By Brenda Flanagan
Piscataway blithely ignored Gov. Chris Christie’s July 6 executive order to shut down hundreds of Transportation Trust Funded projects, like rebuilding School Street. So New Jersey’s Department of Transportation shot Mayor Brian Wahler a letter stating, “…work subject to cessation under the Shutdown Order must remain ceased until further notice…” A defiant hizzoner wasn’t having it.
“They’re crazy! I’m ripping this up. It means nothing. Nothing! And that’s what I think about your cease and desist order, commissioner and governor! The bottom line is, they have no legal authority to stop any municipal projects in the state of New Jersey,” he said.
Wahler says he’s not the only Jersey mayor who’s disregarding the shutdown order — just the most vocal — and that Piscataway Township’s paying for 80 percent of the School Street project, anyway. He notes the town’s already gotten $300,000 in TTF money for this phase with the final $100,000 due when the project’s finished.
“If the state does not fork over the money for these projects, they could be charged with writing bad checks. We can have our local prosecutor, if we don’t get our money, issue a warrant,” he said.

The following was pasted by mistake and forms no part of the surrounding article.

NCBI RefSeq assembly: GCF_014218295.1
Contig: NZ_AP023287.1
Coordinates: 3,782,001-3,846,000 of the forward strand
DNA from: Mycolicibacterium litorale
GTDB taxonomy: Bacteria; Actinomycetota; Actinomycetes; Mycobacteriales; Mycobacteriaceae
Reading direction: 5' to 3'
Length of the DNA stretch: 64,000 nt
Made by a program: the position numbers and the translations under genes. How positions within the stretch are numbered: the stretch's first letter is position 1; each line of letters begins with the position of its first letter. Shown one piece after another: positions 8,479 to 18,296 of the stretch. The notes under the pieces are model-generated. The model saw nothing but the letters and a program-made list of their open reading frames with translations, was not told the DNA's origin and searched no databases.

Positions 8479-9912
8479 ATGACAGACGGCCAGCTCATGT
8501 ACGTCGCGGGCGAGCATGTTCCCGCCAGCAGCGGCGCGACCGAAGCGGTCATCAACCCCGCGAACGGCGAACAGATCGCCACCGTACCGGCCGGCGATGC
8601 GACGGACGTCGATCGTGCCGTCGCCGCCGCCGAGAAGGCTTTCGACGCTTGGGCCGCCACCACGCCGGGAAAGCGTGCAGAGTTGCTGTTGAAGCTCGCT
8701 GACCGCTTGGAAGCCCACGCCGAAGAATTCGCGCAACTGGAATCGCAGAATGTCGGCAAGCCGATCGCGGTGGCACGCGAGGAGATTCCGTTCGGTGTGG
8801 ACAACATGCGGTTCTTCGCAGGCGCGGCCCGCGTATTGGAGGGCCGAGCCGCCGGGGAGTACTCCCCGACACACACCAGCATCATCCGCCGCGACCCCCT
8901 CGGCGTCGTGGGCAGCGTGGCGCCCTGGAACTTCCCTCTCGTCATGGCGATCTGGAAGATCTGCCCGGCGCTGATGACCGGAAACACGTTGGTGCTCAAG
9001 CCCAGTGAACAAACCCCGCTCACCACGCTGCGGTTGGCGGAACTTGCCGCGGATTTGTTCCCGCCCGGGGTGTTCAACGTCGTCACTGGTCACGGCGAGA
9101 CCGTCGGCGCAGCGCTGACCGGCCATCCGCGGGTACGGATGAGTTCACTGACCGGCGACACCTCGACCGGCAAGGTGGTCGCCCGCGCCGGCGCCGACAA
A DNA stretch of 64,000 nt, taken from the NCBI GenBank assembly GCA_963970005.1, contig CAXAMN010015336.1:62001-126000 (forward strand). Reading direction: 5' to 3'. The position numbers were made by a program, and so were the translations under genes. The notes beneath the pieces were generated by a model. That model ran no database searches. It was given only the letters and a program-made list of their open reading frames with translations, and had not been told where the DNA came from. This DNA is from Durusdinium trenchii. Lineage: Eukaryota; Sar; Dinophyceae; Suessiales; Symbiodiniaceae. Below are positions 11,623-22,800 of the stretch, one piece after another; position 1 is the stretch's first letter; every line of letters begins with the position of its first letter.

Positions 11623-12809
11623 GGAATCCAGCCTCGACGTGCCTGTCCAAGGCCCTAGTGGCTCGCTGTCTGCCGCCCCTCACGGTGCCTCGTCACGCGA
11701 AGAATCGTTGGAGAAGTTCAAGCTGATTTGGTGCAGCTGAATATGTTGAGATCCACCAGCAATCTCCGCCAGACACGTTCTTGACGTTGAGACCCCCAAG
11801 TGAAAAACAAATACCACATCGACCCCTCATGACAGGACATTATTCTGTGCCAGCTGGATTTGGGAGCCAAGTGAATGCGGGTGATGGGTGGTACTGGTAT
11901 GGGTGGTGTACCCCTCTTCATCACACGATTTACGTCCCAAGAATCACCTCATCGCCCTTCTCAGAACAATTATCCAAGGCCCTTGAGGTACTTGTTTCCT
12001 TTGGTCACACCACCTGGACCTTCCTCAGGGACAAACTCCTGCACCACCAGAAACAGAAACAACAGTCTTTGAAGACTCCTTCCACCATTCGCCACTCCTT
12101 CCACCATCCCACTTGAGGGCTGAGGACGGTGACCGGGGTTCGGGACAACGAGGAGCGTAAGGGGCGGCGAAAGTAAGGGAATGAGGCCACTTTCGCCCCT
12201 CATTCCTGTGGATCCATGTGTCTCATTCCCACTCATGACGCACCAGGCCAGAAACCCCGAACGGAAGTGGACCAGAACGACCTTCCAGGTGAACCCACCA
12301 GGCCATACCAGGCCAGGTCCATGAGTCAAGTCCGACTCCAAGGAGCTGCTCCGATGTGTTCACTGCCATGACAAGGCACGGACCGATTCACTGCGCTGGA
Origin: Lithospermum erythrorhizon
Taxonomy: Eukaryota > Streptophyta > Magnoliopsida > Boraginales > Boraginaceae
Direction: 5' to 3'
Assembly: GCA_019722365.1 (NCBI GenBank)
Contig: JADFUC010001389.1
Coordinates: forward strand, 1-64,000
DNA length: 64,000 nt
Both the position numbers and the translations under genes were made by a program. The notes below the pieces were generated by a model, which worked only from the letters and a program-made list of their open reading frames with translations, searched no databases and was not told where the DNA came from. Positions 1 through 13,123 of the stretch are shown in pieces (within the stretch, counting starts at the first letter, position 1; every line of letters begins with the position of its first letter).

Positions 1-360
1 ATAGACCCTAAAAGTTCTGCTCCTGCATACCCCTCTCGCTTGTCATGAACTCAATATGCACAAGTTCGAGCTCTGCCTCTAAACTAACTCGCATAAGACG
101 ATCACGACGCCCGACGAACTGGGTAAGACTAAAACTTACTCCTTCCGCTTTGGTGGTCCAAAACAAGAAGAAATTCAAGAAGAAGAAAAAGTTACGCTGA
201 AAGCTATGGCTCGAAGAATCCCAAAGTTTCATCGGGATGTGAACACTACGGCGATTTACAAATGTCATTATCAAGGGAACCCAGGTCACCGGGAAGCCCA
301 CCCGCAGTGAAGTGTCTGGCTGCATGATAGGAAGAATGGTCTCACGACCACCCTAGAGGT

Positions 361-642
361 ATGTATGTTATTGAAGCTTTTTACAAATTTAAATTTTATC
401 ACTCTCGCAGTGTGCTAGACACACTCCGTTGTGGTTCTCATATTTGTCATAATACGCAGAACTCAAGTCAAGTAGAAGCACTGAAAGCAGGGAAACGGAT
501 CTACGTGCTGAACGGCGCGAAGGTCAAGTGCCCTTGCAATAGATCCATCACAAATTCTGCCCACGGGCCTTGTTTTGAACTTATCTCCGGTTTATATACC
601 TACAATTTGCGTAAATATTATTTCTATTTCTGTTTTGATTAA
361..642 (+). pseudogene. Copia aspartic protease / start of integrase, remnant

New Jersey’s DOT says any town or contractor “…who works in defiance of the shutdown order assumes all associated risks.” The DOT asserts no shutdown projects are essential for health, safety or welfare. Tell that to the folks who live along School Street.
“We don’t have sidewalks. Our kids get off the bus, one of these days they’re going to end up getting run over and what? They’re going to be like, ‘Oh, sorry. You didn’t have sidewalks. Oh, well!'” said School Street resident Alex Neumann. For him, it’s a matter of safety.
According to Christie’s order, the state must “carefully ration” the remaining TTF dollars for high priority projects until politicians can resolve the gridlock over how to replenish the fund. The governor didn’t like Senate President Steve Sweeney’s latest proposal — allegedly a phased-in gas tax increase.
“It was ridiculous and I rejected it,” Christie said of the plan.
“Obviously I’m more than aggravated that he would say what he said. Because if you don’t like what we offer, offer something better. If it’s the Assembly plan, forget it,” Sweeney said.
Sweeney says he doesn’t blame Wahler for ripping up the DOT letter. And Wahler’s not worried about the state’s reaction.
“They do a Ralph Kramden ‘humunuh-humunuh’ about what the penalties are going to be for a town because they know there are no penalties,” Wahler said.
Wahler says if the TTF impasse isn’t resolved, and if the state fails to honor its funding agreements, they’ll go to court to get their money.